Skip to main content

Metastatic rhabdomyosarcoma of the thyroid gland, a case report


The thyroid gland is a known but an unusual site for metastatic tumors from various primary sites. Despite the fact that it is one of the largest vascular organs in the body, clinical and surgical cases have given an incidence of 3 % of secondary malignances of the organ. Nevertheless, thyroid metastases are not an exceptional finding at autopsy, they are encountered in 2 % to 24 % of the patients with malignant neoplasm.

Soft tissue sarcomas metastatic to the thyroid are extremely rare as the majority of thyroid metastasis are caused by tumors of the kidneys, lungs, mammary glands, ovaries , and colon or by melanomas.

We report a case of 22-years-old woman with right leg rhabdomyosarcoma metastatic to the thyroid gland.

Case report

Clinical history

A 22 years old pregnant female (14 weeks) presented with a rapidly growing soft tissue mass in the right leg. Pre operative MRI showed a 7x6x5 cm soft tissue mass at the anterior compartment of the right leg indenting the neurovascular bundle.

The patient was willing to keep her precious pregnancy. Chest X-Ray with lead shield was performed and was free.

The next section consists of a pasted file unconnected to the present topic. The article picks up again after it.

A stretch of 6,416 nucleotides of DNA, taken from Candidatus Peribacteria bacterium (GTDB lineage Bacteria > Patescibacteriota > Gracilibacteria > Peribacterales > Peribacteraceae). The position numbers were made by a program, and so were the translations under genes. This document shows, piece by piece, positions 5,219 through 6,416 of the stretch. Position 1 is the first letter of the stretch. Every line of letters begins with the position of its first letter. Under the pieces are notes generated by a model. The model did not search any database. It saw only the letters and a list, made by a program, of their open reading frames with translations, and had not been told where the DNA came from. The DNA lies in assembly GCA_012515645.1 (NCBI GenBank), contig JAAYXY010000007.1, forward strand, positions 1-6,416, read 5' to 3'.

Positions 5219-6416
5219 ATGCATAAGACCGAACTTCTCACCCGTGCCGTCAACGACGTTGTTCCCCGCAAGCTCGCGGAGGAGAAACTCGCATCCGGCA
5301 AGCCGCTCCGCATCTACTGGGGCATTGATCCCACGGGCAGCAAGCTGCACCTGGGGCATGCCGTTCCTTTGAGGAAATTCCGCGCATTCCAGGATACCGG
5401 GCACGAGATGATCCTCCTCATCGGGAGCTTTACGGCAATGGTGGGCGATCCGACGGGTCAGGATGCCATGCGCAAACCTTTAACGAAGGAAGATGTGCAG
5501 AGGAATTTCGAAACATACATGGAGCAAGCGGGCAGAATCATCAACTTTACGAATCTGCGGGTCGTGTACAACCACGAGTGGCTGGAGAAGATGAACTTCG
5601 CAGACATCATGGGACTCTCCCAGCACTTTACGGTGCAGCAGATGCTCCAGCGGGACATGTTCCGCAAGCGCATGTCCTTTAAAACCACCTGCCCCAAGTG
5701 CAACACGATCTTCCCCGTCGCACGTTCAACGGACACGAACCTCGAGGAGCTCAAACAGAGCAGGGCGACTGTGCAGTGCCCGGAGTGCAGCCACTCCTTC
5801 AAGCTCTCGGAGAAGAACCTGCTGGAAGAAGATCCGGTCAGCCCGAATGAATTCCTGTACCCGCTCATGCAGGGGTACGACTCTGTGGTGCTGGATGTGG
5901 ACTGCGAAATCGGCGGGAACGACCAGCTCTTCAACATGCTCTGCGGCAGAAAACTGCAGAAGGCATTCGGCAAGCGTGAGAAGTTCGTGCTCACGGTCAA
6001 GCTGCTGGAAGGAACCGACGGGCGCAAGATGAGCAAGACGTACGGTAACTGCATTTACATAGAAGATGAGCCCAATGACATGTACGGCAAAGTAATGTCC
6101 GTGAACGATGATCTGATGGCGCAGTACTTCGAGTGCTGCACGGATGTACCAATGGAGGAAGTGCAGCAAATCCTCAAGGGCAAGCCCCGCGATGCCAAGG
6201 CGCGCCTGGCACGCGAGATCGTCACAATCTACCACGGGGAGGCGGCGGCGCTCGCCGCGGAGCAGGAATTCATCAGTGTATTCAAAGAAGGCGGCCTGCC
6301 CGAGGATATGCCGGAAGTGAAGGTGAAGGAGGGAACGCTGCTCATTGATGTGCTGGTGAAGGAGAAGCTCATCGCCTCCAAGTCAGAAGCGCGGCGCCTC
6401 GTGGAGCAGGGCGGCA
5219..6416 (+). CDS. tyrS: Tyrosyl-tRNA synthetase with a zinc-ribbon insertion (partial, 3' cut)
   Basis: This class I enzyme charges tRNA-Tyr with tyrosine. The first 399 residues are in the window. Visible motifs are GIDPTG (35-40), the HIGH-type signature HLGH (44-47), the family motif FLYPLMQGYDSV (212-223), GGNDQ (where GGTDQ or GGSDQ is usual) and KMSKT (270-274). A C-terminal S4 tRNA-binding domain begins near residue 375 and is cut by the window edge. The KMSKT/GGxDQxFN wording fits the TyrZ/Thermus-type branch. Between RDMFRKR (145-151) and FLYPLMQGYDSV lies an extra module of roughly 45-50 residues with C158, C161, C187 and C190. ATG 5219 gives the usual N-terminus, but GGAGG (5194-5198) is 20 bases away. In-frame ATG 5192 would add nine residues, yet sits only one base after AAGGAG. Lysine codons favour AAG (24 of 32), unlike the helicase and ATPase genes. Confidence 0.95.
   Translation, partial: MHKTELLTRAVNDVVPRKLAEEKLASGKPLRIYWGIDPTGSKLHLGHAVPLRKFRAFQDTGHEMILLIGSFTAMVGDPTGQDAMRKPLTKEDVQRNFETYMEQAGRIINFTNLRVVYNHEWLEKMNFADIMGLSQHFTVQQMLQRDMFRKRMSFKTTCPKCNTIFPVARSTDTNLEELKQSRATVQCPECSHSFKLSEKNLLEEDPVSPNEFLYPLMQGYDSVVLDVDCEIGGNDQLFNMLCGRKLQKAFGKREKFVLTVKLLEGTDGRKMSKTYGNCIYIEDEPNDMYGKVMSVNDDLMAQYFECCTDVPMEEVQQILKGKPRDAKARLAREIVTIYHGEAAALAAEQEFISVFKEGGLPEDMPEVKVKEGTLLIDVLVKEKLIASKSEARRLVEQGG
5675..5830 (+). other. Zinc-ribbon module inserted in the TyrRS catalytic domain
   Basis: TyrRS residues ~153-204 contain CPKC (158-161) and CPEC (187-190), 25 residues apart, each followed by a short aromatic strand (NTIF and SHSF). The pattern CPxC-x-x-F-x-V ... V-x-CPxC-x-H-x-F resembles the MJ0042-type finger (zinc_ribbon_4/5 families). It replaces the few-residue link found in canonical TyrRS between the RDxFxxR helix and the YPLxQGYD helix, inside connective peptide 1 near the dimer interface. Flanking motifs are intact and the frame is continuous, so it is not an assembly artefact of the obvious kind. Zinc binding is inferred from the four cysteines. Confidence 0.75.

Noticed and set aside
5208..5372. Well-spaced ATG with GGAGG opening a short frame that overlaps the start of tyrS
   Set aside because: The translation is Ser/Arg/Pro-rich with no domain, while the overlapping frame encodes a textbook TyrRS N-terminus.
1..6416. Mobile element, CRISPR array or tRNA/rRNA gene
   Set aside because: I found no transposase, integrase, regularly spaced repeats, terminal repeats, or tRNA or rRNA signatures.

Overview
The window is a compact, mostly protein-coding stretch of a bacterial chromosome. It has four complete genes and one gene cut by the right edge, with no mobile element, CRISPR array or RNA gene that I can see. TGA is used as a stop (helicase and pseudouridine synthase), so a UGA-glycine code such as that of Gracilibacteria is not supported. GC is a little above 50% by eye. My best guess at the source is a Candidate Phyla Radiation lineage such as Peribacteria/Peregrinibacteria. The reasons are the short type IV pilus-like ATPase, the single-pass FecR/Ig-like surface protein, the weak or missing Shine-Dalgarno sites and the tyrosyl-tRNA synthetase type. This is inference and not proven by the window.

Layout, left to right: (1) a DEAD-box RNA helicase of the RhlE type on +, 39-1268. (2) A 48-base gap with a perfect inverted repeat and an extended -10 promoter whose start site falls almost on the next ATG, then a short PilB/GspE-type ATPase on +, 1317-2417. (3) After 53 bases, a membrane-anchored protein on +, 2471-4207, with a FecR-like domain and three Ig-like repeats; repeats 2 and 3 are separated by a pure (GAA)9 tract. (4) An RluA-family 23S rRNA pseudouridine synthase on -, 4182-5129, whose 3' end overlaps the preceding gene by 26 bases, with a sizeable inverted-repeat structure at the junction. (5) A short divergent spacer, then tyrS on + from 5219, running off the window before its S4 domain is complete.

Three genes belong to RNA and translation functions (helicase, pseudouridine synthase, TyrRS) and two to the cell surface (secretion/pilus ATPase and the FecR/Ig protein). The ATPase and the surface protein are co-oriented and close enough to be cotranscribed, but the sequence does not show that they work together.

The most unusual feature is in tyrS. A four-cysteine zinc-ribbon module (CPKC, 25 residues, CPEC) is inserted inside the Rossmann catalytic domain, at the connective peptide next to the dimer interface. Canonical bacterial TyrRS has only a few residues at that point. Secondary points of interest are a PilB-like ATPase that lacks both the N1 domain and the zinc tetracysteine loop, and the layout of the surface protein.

Patient underwent anterior compartmental resection of the right leg with the post operative pathology proved to be high grade pleomorphic sarcoma consistent with rhabdomyosarcoma.

The patient was referred to the medical oncology unit where she agreed to do abortion (16 week) to start … chemotherapy.

During her second follow up visit- one month later- at our surgical oncology outpatient clinic , she complained of dyspneaic manifestations with neck swelling.

Neck ultra sound revealed an enlarged right thyroid lobe with hypoechoic heterogenous nodule measuring 4 x 2 cm with other 2 small hypoechoic nodules in the same lobe. FNAC from the thyroid nodule proved to be undifferentiated malignant tumor. All biopsies were sent to the pathology laboratory, processed and reported as routine paraffin embedded tissues. Routine histopathological examination was performed on thin sections (5 μm) stained with H&E.

Patient underwent total thyroidectomy, which showed to be difficult due to infiltration of the right common carotid artery. Figure 1

Figure 1
figure 1

Total Thyroidectomy, the right lobe shown to be large with infiltration of Rt common carotid artery.

Postoperative pathology

Pathological findings

Gross appearance

Cut surface from the tumor in the right leg was formed of tissue mass covered by ellipse of skin. On dissection, it was firm mass measuring about 7x6x5 cm with heterogenous grayish white to tan brown cut surface and surrounded by muscle fibers.

The thyroidectomy specimen showed the right lobe to be enlarged compared to left lobe, having irregular surface and, on cut section, showed firm grayish white infiltrative growth.